4. The method of claim 3, wherein the network element is an MSC.

5. The method of claim 4 wherein the paging step includes sending the paging request from the MSC to a mobility management entity (MME), the paging request having a service indicator set to the SMS indicator.

6. The method of claim 5 wherein the paging step further includes sending the paging request from the MME to an eNode B associated with the mobile, and sending the paging request from the eNode B to the mobile device.

7. The method of claim 4, wherein the location request is received at the MSC from a home location register (HLR).

8. The method of claim 7, wherein the location request is a provide subscriber information (PSI) request.

9. The method of claim 7, further comprising: forwarding the received location information of the mobile device from the MSC to the HLR.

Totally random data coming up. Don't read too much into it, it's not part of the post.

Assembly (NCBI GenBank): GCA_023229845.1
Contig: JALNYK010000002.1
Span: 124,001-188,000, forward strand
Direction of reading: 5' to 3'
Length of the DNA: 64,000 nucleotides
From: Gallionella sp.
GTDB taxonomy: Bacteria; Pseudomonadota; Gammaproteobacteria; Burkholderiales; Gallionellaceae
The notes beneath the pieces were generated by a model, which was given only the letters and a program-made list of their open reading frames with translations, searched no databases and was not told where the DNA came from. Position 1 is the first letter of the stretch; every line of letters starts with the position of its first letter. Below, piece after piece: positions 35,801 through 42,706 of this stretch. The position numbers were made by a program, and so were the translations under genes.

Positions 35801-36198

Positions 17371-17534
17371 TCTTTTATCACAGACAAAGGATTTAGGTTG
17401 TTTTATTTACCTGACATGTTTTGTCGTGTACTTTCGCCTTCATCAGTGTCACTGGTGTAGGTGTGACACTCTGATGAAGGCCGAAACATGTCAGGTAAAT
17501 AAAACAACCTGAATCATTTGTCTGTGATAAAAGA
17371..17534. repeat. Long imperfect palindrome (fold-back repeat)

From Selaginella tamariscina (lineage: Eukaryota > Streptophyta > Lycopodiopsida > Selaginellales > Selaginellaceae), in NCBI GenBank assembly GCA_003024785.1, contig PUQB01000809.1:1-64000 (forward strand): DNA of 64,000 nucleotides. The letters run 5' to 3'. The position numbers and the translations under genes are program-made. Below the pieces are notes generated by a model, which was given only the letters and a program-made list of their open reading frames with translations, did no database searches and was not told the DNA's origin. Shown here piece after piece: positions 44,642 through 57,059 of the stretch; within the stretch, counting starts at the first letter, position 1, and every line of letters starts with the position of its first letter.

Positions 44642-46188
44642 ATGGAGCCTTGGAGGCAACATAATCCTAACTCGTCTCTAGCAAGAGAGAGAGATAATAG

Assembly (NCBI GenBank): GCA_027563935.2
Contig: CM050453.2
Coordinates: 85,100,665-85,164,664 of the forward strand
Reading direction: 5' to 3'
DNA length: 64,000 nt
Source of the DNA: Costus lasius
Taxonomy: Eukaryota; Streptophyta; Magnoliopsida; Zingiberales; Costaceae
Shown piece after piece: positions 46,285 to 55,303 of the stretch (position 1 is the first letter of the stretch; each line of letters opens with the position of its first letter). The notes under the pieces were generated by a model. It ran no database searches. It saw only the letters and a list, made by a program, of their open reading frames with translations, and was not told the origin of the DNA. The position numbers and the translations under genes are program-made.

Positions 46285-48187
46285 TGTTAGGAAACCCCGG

10. The method of claim 9, wherein the received location information is forwarded from the MSC to the HLR inside a PSI acknowledgement message.

11. The method of claim 9, further comprising: sending a release request from the MSC to an MME.

12. The method of claim 2 wherein the second network conforms to at least one of 2G or 3G access technology, and the first network conforms to 4G LTE access technology.

13. The method of claim 1 wherein the location information includes an indication of the geographical location of the mobile device.

14. The method of claim 13 wherein the location information includes at least one of an evolved cell global identification (E-CGI) and a tracking area identification (TAI).

15. The method of claim 1 wherein the triggering includes sending, from the network element to the mobile device, the paging request such that the paging request triggers the mobile device to send location information identifying a location of the mobile device without causing the mobile device to fall back to the second network.